<p>Socially, I'd say it's also a lot easier to get caught up in grad school 24/7 and isolate yourself. You <em>really</em> need to resist the urge to do that, because you will go insane. When you move to your new area, you need to set up a hobby or something that you like to do outside of graduate school, even if it's as simple as inviting friends over to play Wii on Thursday nights. You need the relief time, you need time thinking about other non-essential things so that you don't burn out and so you can have a fresh mind when you DO need to do school things. Balance is really important. Don't ever let anyone tell you that you can't have a social life or a nightlife in graduate school. Of course you won't have it at the same level as someone with a 9-5, but you can be a successful graduate student AND not kill yourself in the process. Take breaks. Give yourself one day off each week (even if it's Wednesday). Say no. Don't schedule more than you can handle even if you think it'll make you look good. Colleagues and advisors respect people with boundaries.</p>

<p>Also, financials. You will be poor. Accept it, embrace it, love it. What you'll be able to do is going to be based a lot on how much you make, but in general graduate students have to have roommates (unless you have wealthy parents who are willing to donate money to your rent fund, or a significant other), they have to eat in more than they eat out, they have to wear last season's clothes, they have to have their ends or color grow out wildly every now and then. Of course, everyone has their splurges. When I was in undergrad on full scholarship I used to get my hair done once or twice a month. Now I get it done every two months (just to maintain the chemical relaxer) and I wash it at home (although I do buy expensive shampoo!), and I think my highlights start at my ears now, lol. I love to eat out, but I limit myself to a couple times a month. I live in an unglamorous neighborhood in New York, but at least I have to take more than 5 steps to get across my apartment. I wash my clothes often so I don't need as many. You find free or cheap things to do - lots of movies, lots of picnics at the park, lots of potluck dinner parties with friends. It's a sacrifice, but it's for a relatively small chunk of your life - 5 years isn't that long a time in the grand scheme of things, particularly when it can lead to a very rewarding and lovely career for the next 40.</p>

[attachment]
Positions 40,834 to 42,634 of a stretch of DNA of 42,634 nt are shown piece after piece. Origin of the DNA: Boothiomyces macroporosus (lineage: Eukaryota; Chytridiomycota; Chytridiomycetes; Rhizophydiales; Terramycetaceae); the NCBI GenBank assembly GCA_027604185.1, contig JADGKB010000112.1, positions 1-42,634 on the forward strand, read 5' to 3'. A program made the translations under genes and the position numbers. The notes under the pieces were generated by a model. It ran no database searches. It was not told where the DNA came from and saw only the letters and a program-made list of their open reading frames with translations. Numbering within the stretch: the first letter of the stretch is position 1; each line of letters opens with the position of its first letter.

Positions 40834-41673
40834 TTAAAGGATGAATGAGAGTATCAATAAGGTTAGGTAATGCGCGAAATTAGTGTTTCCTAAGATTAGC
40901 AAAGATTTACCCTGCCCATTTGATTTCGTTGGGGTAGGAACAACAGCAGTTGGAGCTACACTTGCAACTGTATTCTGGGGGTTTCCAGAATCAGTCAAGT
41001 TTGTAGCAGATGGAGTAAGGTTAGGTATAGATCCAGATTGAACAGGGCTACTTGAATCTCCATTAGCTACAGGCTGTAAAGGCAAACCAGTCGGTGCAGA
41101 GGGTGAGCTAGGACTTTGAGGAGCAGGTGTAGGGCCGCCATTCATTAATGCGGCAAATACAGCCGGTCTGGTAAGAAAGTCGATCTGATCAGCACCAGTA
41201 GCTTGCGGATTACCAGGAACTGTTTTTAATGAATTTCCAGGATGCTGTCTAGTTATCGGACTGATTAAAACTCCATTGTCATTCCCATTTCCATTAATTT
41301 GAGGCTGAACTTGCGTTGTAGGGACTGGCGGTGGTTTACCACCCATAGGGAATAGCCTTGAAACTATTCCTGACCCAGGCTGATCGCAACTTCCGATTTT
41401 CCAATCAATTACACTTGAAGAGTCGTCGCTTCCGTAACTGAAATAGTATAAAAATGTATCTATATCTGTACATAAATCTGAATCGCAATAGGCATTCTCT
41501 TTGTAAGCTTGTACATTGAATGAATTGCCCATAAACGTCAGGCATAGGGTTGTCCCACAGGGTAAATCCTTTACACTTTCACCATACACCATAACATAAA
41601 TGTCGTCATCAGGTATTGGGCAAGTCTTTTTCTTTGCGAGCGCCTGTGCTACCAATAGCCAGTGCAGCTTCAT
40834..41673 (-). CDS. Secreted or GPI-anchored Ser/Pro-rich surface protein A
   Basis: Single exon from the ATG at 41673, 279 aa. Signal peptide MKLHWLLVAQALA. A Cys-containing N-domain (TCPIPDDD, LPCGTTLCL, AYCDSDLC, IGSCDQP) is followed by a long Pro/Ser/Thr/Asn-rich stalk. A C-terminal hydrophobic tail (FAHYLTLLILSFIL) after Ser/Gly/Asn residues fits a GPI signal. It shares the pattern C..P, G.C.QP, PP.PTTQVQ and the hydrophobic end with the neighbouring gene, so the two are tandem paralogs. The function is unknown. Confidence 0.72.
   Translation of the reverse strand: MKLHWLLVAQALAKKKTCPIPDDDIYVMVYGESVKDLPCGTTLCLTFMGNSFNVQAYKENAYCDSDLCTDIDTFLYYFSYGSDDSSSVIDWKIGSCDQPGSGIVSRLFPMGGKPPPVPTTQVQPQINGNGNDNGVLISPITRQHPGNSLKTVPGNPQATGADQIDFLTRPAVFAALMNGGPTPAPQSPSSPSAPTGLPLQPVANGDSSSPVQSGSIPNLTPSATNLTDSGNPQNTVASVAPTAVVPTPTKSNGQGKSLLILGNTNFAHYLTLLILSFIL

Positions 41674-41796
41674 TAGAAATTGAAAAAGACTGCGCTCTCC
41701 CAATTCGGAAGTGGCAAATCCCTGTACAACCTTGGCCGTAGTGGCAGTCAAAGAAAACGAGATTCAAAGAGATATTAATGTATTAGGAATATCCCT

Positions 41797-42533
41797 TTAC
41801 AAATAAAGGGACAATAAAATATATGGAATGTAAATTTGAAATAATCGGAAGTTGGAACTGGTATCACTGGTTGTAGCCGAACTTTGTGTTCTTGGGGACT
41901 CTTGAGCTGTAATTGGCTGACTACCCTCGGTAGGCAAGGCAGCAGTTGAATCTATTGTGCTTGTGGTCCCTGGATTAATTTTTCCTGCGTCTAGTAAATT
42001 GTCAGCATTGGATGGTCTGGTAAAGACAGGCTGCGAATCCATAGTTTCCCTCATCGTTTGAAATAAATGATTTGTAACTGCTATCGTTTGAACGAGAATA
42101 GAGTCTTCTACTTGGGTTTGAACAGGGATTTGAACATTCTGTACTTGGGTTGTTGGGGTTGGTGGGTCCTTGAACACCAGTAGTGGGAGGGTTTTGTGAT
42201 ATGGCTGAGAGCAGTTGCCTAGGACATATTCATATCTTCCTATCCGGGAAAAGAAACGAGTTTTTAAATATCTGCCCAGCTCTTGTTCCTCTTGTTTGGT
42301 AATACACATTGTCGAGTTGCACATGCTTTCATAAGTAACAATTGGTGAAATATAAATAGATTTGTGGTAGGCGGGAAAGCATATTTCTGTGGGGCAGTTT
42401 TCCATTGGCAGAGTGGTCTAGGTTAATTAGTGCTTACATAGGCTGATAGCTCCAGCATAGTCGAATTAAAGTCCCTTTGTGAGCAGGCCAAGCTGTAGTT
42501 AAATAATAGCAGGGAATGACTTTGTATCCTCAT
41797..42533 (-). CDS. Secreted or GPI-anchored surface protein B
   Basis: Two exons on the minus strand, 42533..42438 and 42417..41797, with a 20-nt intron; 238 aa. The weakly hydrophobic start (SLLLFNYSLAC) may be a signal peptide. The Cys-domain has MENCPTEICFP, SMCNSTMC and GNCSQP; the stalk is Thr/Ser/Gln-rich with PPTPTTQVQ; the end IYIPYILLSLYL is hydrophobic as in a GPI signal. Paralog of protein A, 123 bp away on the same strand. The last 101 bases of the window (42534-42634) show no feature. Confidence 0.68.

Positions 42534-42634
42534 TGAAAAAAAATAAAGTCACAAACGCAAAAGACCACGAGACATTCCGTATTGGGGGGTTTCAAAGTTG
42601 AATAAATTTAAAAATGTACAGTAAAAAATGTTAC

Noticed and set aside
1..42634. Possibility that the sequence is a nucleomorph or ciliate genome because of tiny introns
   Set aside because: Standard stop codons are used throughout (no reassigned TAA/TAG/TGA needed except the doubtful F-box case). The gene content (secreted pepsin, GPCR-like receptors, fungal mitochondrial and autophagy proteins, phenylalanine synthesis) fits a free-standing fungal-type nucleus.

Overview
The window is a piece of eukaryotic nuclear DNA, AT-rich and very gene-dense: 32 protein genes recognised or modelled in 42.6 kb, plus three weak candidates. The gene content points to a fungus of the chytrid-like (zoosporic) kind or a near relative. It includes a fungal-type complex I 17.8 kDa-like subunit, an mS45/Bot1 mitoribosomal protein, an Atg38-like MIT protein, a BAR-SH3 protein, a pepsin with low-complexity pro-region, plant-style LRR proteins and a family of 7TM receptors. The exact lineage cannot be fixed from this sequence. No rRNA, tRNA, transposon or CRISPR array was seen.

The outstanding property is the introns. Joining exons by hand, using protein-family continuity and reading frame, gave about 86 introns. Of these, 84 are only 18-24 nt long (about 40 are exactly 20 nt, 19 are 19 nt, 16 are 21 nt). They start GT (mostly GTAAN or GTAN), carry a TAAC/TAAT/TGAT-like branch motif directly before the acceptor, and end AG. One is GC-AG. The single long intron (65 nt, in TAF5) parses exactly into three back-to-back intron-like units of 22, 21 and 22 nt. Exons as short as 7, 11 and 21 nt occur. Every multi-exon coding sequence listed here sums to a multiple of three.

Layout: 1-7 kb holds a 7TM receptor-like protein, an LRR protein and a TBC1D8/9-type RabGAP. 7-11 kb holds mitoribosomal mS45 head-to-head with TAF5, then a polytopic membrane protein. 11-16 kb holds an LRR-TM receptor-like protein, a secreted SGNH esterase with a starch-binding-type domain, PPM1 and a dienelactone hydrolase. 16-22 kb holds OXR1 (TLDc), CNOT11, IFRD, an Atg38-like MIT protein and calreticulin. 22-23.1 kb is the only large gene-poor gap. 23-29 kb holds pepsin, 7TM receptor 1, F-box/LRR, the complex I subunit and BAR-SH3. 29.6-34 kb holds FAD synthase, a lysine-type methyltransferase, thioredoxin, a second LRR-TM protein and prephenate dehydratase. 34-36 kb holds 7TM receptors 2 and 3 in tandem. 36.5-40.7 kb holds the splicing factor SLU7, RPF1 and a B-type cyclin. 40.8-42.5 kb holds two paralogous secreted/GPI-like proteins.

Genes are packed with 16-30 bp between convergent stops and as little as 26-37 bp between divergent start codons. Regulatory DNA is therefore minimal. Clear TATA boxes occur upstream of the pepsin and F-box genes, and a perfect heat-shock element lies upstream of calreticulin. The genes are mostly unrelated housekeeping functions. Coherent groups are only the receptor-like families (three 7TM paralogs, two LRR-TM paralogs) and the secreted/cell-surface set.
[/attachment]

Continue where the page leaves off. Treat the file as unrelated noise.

<p>Wow, thanks for taking the time to write such an in-depth response. You're awesome.</p>

<p>What julliet said.</p>

<p>I agree 100% on comparing grad school to a job with flexible hours. When my grandmother asked why couldn't I just pay for the PhD myself just so I can get in and go there. I said, "Well, think of it this way, I'm trying to get someone to offer me an acceptance worth $300,000+ and that's good for 5 years." That shut her up! :)</p>

<p>Regardless of who your friends are, everyone is going to be VERY busy. While academic folks will understand you the best, they're going to be busy all the time. While it's nice to have people outside of academia to keep your life balanced, they only have weekends free and they use it to take care of any chores or errands and have only so much free time (especially if they're married). So you need to be quite good at being by yourself.</p>

<p>Regarding finances, enjoy being poor. But with careful budgeting, you can do just fine. I've taught my family a lot about finances. My parents are just so impressed with how self-sufficient I am and am content with what I have. They can't imagine spending less than $100 a month on food but I do cook A LOT and don't go out for drinks often. I also don't eat meat. You'll learn where you can afford to splurge and where to skimp.</p>

<p>At the end of the day, I love my research and it's all worth it.</p>